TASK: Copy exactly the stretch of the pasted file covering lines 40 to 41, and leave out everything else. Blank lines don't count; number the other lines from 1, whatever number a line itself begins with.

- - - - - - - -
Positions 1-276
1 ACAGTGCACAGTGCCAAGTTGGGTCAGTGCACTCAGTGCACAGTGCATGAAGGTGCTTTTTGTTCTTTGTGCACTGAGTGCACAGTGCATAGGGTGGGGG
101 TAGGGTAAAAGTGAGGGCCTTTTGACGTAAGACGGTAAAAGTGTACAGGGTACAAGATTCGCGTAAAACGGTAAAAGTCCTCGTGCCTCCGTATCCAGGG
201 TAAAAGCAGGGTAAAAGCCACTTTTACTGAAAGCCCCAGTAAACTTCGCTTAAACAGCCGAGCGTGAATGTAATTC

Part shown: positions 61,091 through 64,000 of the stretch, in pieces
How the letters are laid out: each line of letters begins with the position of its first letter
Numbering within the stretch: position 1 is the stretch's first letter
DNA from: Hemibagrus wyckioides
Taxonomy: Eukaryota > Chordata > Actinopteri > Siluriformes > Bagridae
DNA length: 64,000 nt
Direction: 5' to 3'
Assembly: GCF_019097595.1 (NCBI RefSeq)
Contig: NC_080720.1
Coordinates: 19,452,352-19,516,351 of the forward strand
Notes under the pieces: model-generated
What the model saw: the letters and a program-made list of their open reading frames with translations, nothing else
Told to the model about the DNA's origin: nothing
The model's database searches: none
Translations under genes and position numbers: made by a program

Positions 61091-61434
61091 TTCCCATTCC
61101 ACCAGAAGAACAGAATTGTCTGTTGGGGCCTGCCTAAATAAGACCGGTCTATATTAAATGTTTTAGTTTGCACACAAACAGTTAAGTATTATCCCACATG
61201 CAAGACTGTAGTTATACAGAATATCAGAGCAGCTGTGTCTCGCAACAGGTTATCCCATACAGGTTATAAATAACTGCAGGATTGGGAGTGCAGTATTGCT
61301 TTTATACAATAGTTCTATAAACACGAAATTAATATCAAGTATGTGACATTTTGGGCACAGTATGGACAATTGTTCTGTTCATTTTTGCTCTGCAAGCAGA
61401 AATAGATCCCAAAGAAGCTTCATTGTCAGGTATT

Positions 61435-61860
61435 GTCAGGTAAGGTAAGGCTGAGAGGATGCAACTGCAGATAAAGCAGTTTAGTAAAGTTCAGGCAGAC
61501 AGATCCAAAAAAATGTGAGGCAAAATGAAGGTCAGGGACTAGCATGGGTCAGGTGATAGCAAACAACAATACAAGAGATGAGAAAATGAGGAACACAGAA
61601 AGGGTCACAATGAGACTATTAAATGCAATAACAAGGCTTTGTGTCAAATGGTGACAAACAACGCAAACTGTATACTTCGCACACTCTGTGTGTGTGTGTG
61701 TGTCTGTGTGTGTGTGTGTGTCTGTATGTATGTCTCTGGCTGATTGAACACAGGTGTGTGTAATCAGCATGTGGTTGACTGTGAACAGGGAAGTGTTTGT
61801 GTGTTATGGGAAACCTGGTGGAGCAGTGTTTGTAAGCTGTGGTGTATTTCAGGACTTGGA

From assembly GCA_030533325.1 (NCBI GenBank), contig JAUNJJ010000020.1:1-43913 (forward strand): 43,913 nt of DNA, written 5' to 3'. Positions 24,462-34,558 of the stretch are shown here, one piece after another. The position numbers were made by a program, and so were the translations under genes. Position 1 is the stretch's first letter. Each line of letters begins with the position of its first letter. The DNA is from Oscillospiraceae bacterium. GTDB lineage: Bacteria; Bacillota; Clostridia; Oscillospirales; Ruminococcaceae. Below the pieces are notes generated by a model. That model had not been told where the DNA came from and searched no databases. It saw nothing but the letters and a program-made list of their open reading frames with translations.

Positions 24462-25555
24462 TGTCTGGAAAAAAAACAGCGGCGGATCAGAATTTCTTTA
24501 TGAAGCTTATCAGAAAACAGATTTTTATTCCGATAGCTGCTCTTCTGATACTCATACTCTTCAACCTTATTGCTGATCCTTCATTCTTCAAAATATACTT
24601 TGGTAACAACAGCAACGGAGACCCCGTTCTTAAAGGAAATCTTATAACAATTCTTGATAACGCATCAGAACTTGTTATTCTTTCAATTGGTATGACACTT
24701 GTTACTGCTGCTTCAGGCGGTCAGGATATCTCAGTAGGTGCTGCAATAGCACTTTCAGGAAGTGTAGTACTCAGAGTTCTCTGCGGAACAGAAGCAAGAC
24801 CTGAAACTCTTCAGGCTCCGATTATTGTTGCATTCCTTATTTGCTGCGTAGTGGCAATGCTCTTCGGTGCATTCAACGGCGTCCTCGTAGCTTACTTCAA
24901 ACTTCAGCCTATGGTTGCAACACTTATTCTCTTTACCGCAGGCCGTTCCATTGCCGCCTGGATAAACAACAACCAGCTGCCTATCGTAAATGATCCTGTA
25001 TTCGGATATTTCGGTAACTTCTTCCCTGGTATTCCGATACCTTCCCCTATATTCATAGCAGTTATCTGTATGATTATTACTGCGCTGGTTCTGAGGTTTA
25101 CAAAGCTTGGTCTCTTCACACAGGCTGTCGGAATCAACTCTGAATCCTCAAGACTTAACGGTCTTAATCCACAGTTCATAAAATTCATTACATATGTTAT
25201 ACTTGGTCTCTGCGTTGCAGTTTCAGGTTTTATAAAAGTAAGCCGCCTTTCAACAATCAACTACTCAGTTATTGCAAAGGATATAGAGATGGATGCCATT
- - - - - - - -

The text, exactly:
25001 TTCGGATATTTCGGTAACTTCTTCCCTGGTATTCCGATACCTTCCCCTATATTCATAGCAGTTATCTGTATGATTATTACTGCGCTGGTTCTGAGGTTTA
25101 CAAAGCTTGGTCTCTTCACACAGGCTGTCGGAATCAACTCTGAATCCTCAAGACTTAACGGTCTTAATCCACAGTTCATAAAATTCATTACATATGTTAT